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  Volume 4 - Issue 11 NOVEMBER 2006
 
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DUTY FIRST, SELF NEXT

 

The 1968 cyclone came as a ruthless slap on the face of the poor people of Orissa. Cyclonic winds and torrential rains did not merely disturb normal life but took a heavy toll in the coastal areas, leaving behind many homeless and destitute. People barely managing to survive the onslaught of the incessant rain and wind watched helplessly as their cattle, homes, and possessions were swept away by the merciless forces of nature.

All means of communications had been cut off. Government officials were taking an aerial view of the destruction while people below were hoping against hope to get some help. Social workers were trying to reach the victims but the heavy rains and winds prevented them from doing so. Seva workers of the Sri Sathya Sai Seva Organization were also trying their best to reach the victims and offer aid.


One suchgroup of volunteers reached the outskirts of a remote battered village with packets of food, medicine, clothes and blankets. When they arrived at the village, it was past noon and the entire area was submerged. It was still drizzling. The volunteers stood at the gate hoping someone would come forward to show them where the survivors were most in need of their services and goods.

Finally, some villagers saw them and came running. The volunteers thought that help had come and they would be directed to where they could be of the most use, but the villagers began snatching and grabbing the rescue items. The volunteers stood there dumbstruck not knowing whom to pacify and whom to control. They were themselves drenched and exhausted.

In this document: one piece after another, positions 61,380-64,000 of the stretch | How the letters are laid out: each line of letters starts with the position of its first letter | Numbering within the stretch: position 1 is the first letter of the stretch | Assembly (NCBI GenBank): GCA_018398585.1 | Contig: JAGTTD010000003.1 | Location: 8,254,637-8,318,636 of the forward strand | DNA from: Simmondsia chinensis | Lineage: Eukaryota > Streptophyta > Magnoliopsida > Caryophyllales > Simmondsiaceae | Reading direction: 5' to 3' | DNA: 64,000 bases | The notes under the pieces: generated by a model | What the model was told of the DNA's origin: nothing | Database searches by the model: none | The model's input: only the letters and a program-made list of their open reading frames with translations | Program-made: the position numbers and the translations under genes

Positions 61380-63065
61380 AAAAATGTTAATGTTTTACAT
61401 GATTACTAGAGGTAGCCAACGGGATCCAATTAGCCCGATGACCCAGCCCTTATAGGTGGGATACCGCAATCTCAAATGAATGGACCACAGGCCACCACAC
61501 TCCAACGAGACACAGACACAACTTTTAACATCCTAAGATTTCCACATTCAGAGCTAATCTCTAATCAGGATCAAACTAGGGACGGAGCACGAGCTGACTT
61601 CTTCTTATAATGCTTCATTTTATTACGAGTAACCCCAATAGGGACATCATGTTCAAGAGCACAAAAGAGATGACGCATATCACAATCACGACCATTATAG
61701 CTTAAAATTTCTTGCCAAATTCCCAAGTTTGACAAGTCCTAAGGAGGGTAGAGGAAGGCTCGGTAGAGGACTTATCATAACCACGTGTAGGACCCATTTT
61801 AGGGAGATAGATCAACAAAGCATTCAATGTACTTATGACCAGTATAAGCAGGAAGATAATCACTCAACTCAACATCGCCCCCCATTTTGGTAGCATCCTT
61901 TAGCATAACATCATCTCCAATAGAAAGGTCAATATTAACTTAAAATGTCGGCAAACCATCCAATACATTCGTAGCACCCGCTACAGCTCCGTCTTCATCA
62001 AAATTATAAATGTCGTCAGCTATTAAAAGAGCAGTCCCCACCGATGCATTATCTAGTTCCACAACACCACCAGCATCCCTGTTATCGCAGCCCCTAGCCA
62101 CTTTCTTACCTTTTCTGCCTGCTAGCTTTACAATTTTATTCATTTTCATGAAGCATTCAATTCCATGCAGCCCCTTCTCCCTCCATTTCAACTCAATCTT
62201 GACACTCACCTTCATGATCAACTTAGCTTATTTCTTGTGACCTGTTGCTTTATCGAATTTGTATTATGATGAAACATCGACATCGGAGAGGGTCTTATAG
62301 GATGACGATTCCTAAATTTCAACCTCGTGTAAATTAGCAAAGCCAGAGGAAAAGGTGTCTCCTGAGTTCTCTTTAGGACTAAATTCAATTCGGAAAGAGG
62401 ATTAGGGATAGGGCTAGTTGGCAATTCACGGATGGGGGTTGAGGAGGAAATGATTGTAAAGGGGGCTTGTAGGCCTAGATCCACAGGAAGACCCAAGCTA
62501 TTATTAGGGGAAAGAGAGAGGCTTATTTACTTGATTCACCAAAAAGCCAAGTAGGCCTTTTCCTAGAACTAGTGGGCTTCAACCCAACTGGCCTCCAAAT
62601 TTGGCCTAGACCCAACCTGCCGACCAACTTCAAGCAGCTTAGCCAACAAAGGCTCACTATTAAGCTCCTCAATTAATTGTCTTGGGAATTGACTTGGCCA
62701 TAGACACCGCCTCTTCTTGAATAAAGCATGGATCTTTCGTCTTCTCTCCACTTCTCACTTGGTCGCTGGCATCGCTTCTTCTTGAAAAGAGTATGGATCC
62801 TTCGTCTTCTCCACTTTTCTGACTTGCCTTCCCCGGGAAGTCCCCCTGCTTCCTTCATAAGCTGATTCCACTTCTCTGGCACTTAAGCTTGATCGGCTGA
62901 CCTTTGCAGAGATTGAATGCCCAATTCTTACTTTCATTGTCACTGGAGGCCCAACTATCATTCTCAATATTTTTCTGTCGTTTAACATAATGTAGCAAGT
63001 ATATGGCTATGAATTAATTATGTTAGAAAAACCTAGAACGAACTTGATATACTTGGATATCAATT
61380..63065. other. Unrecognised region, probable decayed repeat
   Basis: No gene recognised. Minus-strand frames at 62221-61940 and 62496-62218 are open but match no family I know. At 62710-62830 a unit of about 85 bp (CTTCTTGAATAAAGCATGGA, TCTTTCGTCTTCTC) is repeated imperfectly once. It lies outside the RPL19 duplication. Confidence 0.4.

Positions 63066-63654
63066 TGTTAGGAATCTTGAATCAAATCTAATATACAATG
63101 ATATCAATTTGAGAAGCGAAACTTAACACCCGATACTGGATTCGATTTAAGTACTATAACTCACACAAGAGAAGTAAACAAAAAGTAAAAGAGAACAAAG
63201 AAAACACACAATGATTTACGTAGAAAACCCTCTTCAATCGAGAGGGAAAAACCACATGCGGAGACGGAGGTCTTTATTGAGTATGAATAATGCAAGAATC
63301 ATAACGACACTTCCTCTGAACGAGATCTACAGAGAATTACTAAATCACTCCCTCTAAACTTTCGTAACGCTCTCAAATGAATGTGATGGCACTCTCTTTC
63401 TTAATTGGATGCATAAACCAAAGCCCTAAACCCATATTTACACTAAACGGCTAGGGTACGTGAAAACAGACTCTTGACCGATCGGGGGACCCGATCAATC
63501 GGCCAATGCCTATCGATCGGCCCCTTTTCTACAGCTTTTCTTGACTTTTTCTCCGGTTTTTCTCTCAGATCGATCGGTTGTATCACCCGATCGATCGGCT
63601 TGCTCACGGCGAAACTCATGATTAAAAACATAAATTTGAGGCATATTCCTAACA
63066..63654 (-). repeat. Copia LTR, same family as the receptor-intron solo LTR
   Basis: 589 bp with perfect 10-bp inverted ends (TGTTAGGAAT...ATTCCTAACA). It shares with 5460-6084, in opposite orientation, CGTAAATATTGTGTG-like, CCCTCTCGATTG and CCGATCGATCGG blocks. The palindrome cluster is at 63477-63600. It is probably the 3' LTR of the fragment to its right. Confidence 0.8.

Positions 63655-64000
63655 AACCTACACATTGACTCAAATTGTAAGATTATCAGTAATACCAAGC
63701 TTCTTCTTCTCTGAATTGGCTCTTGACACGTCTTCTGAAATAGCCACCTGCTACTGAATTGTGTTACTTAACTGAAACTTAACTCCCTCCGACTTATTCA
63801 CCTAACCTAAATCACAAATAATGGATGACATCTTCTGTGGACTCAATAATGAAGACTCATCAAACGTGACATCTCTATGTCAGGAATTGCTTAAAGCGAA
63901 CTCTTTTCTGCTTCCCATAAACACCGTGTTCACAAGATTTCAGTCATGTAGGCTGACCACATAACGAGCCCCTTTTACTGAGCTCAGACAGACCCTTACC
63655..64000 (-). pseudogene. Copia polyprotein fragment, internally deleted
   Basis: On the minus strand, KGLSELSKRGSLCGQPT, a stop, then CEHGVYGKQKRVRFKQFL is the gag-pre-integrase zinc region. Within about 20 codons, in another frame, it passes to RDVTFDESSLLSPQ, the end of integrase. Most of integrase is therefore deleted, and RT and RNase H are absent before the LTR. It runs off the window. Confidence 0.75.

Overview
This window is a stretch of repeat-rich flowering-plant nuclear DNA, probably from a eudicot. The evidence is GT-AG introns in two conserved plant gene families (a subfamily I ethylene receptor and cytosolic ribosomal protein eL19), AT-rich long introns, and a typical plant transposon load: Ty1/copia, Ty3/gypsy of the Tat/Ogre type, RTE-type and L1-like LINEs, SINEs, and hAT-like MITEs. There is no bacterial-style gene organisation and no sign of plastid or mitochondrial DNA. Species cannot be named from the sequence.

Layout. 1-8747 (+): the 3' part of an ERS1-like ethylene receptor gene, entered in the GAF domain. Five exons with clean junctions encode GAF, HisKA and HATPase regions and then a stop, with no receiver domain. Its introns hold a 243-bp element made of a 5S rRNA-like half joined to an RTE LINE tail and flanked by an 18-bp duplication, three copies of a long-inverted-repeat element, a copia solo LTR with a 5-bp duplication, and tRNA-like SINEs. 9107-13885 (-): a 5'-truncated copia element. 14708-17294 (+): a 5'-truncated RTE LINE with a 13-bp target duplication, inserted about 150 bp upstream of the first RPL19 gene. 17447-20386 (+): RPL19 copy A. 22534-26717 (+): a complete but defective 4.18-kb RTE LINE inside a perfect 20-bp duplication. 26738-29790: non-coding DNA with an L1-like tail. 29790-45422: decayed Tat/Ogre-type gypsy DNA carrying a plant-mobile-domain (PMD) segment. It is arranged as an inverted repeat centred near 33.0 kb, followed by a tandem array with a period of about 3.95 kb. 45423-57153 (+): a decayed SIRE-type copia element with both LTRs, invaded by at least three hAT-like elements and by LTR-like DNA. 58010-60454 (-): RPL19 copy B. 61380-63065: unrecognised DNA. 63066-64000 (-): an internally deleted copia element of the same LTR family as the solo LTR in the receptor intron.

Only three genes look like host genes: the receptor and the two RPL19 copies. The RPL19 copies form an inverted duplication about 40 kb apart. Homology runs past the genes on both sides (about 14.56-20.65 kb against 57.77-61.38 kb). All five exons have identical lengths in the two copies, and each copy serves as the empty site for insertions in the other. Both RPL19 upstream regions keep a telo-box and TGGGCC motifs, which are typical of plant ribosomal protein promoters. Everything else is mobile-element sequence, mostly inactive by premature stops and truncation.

“It will not be possible to help these people unless someone of their own comes and guides us,” one of them said. “I think we should come back tomorrow and see what can be done,” said another. Everybody agreed and as they were about to turn and go, a small girl about 12 to 14 ran towards them shouting, “Uncle, Uncle!” She told them that she would take them to the right place.


 

She then pacified the villagers. She told them sweetly the necessity of being patient and disciplined and to allow the helping team to carry out their mission. She enabled the volunteers to reach those with the most urgent needs first, such as first aid, medicine and food, and helped organize the entire rescue mission. When the villagers became impatient, she spoke a few kind words and also lent a helping hand in the distribution of food packets and medicine. Throughout the day, she led the team through the muddy and flooded roads to every nook and corner where people were who required help. She never looked tired and her face was always radiating with gratitude and loving-kindness.

The team finished their work and sat down for some rest. Suddenly one of the team members recollected that while the girl had taken them to all the needy people and helped them distribute food and medicine she had not taken any food for herself.


They asked her why she had not taken any food packet.Hesitatingly, the girl said that her Guru had told her that duty towards others should be the prime concern and when that duty is fulfilled He himself will take care of their needs. Such a small girl, staying in a poor condition and imparting the knowledge of the highest teachings reflecting implicit faith in her Guru held the team in awe and admiration. They inquired about the Guru and also wanted to know how she had met her guru.

The girl said, “I have not met or even seen my guru personally but I have his photo given to me by my teacher who stays in the nearby town.” The team members got more curious and asked her the name of her guru. “Bhagavan Sri Sathya Sai Baba,” came the prompt reply. "I am a Bal Vikas student,” she said further with a voice soaked in reverence and pride.

 

When narrated to them, the team members of the Sri Sathya Sai Seva Organization were in tears listening to that small beautiful statue of unselfishness carved by the Universal Guru out of a mere bolster of human form that presented a glimpse of the golden era of Sai Love that is soon approaching us.

Swami always reminds us, “There is no other quality nobler than love in this world.” And the highest spiritual practice is to transform this love into service.

- Heart2Heart Team


 


 
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Vol 4 Issue 11 - NOVEMBER 2006
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